I knew where this movie was headed the moment Jake Chambers (Tom Taylor) had his doodling pad ripped from his hands by the school bully, right down to the laughable final showdown. And I was right. You don’t have to possess any Shine to be able to predict each next step in this fantastical journey.

Grade: C+

What did you all think about The Dark Tower? Did you have fun with it? And what did you think about Matthew McConaughey in this role? Let us know in the comments section below!

Ghost in the Shell (2017)- Review

Director: Rupert Sanders

Starring: Scarlett Johansson, Pilou Asbæk, Takeshi Kitano, Juliette Binoche, Michael Pitt

Synopsis: In the near future, Major is the first of her kind: A human saved from a terrible crash, who is cyber-enhanced to be a perfect soldier devoted to stopping the world's most dangerous criminals (source: IMDb). 

Rating: PG-13

There’s more tension surrounding the live-action Ghost in the Shell than there is in the actual movie. In fact, a documentary centered on the film’s impenetrable marketing, controversial casting, and box office bombing would probably make for a more compelling narrative.

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To his credit, Director Rupert Sanders (Snow White and the Huntsman) has adapted the surface world of the Ghost in the Shell anime into live-action with hair-raising accuracy. His film is gorgeous, glossing intricately detailed sets with cyber punk aesthetics for a neo-noir varnish. It’s as if Sanders scanned the pages of the anime directly onto the screen.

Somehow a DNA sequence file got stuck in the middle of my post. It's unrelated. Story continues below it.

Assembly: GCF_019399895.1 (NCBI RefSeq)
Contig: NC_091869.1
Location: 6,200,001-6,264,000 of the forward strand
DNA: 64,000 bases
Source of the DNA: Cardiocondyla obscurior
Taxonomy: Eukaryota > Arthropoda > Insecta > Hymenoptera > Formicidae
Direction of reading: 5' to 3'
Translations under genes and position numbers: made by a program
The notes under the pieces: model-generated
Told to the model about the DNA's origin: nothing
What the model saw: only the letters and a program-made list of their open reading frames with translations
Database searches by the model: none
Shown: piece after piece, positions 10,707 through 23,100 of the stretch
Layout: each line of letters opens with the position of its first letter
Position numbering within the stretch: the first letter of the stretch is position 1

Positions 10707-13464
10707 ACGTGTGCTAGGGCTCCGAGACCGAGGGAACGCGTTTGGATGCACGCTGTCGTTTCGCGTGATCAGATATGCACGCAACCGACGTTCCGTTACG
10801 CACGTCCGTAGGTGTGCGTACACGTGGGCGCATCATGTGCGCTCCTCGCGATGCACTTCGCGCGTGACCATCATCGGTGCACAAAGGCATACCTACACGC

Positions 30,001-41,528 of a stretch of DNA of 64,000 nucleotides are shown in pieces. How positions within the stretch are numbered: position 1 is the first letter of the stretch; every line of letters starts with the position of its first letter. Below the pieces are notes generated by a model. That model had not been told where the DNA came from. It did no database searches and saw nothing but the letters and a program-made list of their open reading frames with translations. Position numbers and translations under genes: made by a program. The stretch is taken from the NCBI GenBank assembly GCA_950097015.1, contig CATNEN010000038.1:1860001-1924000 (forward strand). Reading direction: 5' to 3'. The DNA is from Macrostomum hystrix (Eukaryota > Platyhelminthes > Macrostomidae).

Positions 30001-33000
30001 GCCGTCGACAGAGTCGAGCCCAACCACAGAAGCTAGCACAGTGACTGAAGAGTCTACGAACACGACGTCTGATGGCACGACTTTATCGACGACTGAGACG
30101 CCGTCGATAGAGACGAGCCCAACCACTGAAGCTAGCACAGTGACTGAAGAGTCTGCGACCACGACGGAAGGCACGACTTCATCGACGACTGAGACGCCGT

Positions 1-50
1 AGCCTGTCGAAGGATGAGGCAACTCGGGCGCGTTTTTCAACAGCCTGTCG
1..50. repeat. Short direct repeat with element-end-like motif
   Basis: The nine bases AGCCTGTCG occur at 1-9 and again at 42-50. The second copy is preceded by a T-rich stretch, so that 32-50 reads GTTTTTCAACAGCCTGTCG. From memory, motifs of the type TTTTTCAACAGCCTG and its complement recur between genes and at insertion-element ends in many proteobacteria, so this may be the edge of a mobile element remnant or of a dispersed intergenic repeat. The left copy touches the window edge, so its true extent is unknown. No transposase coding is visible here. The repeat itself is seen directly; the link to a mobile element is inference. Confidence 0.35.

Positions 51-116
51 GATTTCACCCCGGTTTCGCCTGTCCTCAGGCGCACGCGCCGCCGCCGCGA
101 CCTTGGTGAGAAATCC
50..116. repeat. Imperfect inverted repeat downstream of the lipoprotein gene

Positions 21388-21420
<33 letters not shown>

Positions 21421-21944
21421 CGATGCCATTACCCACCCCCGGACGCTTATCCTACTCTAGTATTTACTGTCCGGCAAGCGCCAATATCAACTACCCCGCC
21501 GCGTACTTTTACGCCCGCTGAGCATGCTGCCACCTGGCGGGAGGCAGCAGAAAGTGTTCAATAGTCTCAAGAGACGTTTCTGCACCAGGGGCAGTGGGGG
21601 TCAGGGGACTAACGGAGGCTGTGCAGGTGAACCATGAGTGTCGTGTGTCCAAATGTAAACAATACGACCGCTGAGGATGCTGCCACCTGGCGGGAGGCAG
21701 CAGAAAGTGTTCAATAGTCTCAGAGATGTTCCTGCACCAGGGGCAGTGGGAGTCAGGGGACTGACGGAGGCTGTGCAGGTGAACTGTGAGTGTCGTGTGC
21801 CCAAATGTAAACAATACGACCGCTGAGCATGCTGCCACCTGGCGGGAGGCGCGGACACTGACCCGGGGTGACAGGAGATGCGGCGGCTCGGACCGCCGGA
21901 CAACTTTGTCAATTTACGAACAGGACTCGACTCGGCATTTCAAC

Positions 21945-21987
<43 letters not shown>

That said, the film is more shell than ghost. The profound source material has been stripped of its less conventional elements in favor of a final product that’s much more agreeable by Hollywood’s standards, which in this day and age equates to a superhero origin story minus the exhilarating fight choreography and exuberance that comes with discovering you have superpowers. Instead, there is an abundance of somber dialogue accompanied by long, gloomy gazes out windows.

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Thankfully, the talented cast does what it can to carry the slack of the lackluster action and dull, repetitive themes. Controversy aside, Johansson delivers a solid performance as Major. I (mostly) bought into her two most prominent relationships. And living up to his nickname, Japanese star “Beat” Takeshi Kitano highlights the film with a couple of legitimate badass beat downs.

Still, if you’re watching Ghost in the Shell and you get the feeling you’ve been here before, don’t worry. It’s not a glitch in the Matrix. It’s just your inner moviegoer telling you you’ve seen this all before in better movies.

Grade: C

What did you think about the new Ghost in the Shell flick? How did you feel about the casting? And who wants to make that documentary? Let us know in the comments below!